I think God wouldn't put me and my friends on this path if we weren't supposed to be. For black people in the UK, there aren't many media outlets out there, generally speaking, that are actually thriving on a mainstream level, a lot of things are noble projects.

And one thing that kills a lot of people's projects and ideas is lack of support. The most support you can give to any fledgeling media platform is just the take in the content. You don't even need to put a penny down. Just take in the content.

I look at Black Ballad and the subscription model; the least you can do if you really care is pay for the subscription and read their content. Same for Gal-dem, read their content. Same for Yellow, read the content, watch the content, you know, and as long as people just take in what they're offering, then they can grow, but if nobody's reading or listening then these things are not going to survive.

No matter how much money you can pump into something, if people aren’t taking it in, it's going nowhere. That's why some of these white mainstream platforms are so lucky. They're able to put money into something that nobody cares about. For black people, we're not always afforded that luxury of being able to have money pumped in.

This year, it seems No Signal has taken on a life of its own beyond Recess. When you started No Signal did you intend for it to be associated with Recess?

I guess we have to accept that it has definitely put Recess in the shadows. I think it does help when people understand who we are or what we've done before, but what we’ve learnt is that a lot of people don't know where we've come from.

So, some people judge us by some standards that are like "woah". Some people are thinking that we're proper industry folk like we're not amateurs - they see us as professionals. It’s flattering, but at the same time, it kind of kills us a little bit because we're learning these things as we go along you know.

We don't have a fucking clue but we're learning these things as we go, trying to adapt as fast as we can. So that's where it's a bit painful, the people that know us from Recess see us doing this and they're like, “we know what guys have done before” and they trust us. Those are the kind of people that don't mind donating to the Go Fund Me. But the people that are like "go away, we don't know you guys, you're growing too fast", they don't know who we are and what we've done.

Yeah, your OG followers are really rooting for you, for No Signal and Recess because you've managed to create such a community feel. So many people have been excited to see the NS Yearbook around London.

That's nice. That's how we feel too. The billboards were mad for us because there have been so many times we wanted to put Recess on BIllboards. But I can't lie, I do miss our lives during Recess. I feel like we've had to grow up a little bit. There have been these whirlwind successes, especially like stuff with the billboards, but I do miss the summer innocence we had, a year or two ago.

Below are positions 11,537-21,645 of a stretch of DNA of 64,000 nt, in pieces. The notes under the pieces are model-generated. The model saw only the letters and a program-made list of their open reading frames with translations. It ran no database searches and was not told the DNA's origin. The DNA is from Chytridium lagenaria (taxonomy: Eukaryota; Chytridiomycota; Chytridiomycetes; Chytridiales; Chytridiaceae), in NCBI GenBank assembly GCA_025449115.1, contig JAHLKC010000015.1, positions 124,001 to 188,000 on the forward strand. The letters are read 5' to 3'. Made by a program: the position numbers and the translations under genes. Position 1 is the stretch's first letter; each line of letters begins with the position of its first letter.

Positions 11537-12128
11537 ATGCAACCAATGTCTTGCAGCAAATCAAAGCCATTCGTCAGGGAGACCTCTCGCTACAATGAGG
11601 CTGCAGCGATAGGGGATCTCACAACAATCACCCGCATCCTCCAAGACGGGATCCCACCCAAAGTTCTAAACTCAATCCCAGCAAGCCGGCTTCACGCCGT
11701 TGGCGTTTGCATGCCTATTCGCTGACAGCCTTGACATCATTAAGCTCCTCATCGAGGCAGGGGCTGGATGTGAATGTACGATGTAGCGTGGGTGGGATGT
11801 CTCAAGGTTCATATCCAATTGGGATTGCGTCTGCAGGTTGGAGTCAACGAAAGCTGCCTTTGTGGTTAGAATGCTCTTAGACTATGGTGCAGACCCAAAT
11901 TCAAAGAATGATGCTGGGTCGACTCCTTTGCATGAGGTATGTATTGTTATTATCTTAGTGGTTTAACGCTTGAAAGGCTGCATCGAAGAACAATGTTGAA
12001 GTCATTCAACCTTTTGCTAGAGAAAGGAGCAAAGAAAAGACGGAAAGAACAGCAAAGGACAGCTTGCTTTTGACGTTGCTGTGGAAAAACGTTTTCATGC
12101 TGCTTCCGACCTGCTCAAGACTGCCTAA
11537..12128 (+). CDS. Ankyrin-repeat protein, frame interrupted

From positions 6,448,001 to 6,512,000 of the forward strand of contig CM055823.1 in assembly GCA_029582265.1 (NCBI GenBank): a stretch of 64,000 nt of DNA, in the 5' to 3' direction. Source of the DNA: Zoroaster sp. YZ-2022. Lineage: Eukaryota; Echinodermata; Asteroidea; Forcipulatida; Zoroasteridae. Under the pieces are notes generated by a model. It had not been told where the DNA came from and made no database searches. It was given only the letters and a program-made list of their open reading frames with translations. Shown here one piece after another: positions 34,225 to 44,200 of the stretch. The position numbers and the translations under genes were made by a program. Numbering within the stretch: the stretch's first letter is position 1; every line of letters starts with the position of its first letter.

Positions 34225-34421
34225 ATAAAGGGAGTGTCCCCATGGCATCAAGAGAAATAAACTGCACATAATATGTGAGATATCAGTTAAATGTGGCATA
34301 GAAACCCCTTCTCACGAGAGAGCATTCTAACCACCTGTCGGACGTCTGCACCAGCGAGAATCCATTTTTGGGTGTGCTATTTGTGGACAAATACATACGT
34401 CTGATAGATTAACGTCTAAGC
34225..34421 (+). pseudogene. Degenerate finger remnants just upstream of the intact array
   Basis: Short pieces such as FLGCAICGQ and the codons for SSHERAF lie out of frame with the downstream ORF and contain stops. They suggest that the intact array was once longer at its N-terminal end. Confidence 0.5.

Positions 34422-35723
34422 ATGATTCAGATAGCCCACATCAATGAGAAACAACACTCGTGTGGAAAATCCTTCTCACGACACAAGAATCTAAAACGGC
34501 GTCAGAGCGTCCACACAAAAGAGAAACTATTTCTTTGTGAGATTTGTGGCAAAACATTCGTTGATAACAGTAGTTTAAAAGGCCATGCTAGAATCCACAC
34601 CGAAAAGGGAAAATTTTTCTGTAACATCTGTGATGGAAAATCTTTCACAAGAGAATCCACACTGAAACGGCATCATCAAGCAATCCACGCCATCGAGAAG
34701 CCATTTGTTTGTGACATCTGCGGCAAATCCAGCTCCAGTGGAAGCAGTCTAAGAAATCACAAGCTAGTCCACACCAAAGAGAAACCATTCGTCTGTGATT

It's mad because there's no turning back right now. We have to keep doing this, especially for people that knew us and interacted with what we've done before. It'll probably be one of those things that you'll back on and people will be able to say they witnessed our growth to success. It's an honour to be able to serve people like this because every generation has its moments and I feel like, for our generation, this is one of those moments. It’s really exciting and you never know what's going to be created after or what this is going to inspire. We’re inspired by the past as well. We're inspired by the people who come before us. It reinvigorates all of us. It's all about the renaissance of black culture.

it's an exciting time because if you look around, Black people are changing the game for real. Like, front end, back end, it's crazy. This is an exciting time. But I feel like only people that are in it can see the bigger picture.

Because everything you do is very Black community-oriented, how do you maintain authenticity when interacting with mainstream white-owned platforms?

We haven't really faced much of that yet. There's only been one time. We wanted to do a show and we wanted to use the word “hood”. The brand we were working with said we couldn't use that word.

It's a hard one to navigate because you want to remain authentic, but to still reach mainstream success and sometimes you can't have both.

Exactly. In the beginning, when I first made the No Signal Twitter account, the bio was "Keeping you Company". But when it started blowing up, I wanted to let people knew what we stood for, straight away, so I changed it to "Black Radio".

I wanted white people to know that we’re unapologetic in who we are and who we are made for. Even in the way we conduct ourselves on social media, some people said it was a bit too extreme, but it wards off a lot of people who don't want to see us for who we are. Us having "Black Radio" has definitely helped the way we're approached by white organisations. The time we weren't allowed to use the word "hood" it was like corporate stuff I guess, but between corporate and racism, there's like a fine line.

I think it's fair to say, a milestone moment for No Signal was the Vybz Kartel and Wizkid clash. Everyone was tuned in.